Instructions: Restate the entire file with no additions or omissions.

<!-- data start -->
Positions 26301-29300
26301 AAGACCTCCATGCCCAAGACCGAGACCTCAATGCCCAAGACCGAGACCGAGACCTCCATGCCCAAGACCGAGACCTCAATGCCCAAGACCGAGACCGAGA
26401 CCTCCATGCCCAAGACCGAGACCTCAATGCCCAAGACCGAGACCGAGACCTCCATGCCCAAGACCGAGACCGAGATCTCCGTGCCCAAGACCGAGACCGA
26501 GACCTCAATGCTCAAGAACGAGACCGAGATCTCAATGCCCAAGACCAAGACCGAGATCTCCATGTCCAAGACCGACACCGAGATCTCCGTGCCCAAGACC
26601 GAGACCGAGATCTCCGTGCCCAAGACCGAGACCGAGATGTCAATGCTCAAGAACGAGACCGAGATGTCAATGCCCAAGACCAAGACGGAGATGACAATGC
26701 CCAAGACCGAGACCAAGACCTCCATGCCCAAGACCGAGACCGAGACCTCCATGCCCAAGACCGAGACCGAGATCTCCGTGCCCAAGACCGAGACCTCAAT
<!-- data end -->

Positions 26301-29300
26301 AAGACCTCCATGCCCAAGACCGAGACCTCAATGCCCAAGACCGAGACCGAGACCTCCATGCCCAAGACCGAGACCTCAATGCCCAAGACCGAGACCGAGA
26401 CCTCCATGCCCAAGACCGAGACCTCAATGCCCAAGACCGAGACCGAGACCTCCATGCCCAAGACCGAGACCGAGATCTCCGTGCCCAAGACCGAGACCGA
26501 GACCTCAATGCTCAAGAACGAGACCGAGATCTCAATGCCCAAGACCAAGACCGAGATCTCCATGTCCAAGACCGACACCGAGATCTCCGTGCCCAAGACC
26601 GAGACCGAGATCTCCGTGCCCAAGACCGAGACCGAGATGTCAATGCTCAAGAACGAGACCGAGATGTCAATGCCCAAGACCAAGACGGAGATGACAATGC
26701 CCAAGACCGAGACCAAGACCTCCATGCCCAAGACCGAGACCGAGACCTCCATGCCCAAGACCGAGACCGAGATCTCCGTGCCCAAGACCGAGACCTCAAT